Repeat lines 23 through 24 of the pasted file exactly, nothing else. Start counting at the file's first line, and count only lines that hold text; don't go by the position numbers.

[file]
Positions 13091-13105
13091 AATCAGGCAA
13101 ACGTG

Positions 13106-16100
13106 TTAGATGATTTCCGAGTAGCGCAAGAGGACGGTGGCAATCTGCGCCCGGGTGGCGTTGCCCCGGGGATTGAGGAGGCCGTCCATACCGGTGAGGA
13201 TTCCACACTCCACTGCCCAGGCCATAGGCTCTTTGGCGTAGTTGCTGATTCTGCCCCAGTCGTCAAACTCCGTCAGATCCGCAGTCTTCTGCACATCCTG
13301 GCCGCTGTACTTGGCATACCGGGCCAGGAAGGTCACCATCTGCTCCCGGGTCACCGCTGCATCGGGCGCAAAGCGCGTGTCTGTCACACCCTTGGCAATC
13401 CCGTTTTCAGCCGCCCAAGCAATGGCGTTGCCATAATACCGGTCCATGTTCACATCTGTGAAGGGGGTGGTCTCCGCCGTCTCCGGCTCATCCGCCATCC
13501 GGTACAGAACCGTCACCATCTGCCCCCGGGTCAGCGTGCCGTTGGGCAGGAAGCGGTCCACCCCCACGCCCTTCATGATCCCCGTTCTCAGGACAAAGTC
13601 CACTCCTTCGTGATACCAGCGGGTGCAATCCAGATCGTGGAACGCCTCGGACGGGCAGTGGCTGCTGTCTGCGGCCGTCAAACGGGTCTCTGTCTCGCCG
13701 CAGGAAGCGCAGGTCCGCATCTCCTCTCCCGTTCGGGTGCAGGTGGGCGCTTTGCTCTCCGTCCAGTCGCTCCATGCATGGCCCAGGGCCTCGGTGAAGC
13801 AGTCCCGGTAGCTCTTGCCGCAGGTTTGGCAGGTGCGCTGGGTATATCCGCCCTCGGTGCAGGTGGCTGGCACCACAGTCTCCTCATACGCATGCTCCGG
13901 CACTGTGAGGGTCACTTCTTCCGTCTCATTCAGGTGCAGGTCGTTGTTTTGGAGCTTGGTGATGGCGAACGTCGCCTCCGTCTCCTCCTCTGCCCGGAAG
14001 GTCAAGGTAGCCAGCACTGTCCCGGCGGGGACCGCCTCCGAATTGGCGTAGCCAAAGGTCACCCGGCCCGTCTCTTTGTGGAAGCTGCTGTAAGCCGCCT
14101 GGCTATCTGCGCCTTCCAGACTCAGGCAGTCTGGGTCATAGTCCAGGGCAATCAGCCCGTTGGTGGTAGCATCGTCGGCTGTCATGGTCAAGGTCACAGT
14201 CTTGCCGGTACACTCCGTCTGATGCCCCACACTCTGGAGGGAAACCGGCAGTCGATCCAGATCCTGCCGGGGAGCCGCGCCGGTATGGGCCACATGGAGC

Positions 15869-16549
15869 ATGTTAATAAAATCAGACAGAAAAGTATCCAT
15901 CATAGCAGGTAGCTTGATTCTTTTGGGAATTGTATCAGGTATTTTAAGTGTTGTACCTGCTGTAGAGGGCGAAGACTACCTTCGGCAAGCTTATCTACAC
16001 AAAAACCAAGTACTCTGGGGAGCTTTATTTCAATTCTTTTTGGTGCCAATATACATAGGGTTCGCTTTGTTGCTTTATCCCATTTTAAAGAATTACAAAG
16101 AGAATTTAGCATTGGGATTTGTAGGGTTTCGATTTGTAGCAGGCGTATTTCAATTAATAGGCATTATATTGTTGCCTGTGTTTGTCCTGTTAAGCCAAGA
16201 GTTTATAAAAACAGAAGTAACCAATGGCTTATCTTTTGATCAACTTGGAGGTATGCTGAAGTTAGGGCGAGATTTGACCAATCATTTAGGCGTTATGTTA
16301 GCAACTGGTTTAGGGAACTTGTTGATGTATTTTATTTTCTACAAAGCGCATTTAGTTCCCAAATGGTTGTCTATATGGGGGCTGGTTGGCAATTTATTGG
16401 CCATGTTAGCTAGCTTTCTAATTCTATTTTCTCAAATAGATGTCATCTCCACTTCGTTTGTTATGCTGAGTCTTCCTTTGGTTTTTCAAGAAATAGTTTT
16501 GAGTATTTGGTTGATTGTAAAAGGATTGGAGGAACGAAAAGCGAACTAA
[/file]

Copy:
16301 GCAACTGGTTTAGGGAACTTGTTGATGTATTTTATTTTCTACAAAGCGCATTTAGTTCCCAAATGGTTGTCTATATGGGGGCTGGTTGGCAATTTATTGG
16401 CCATGTTAGCTAGCTTTCTAATTCTATTTTCTCAAATAGATGTCATCTCCACTTCGTTTGTTATGCTGAGTCTTCCTTTGGTTTTTCAAGAAATAGTTTT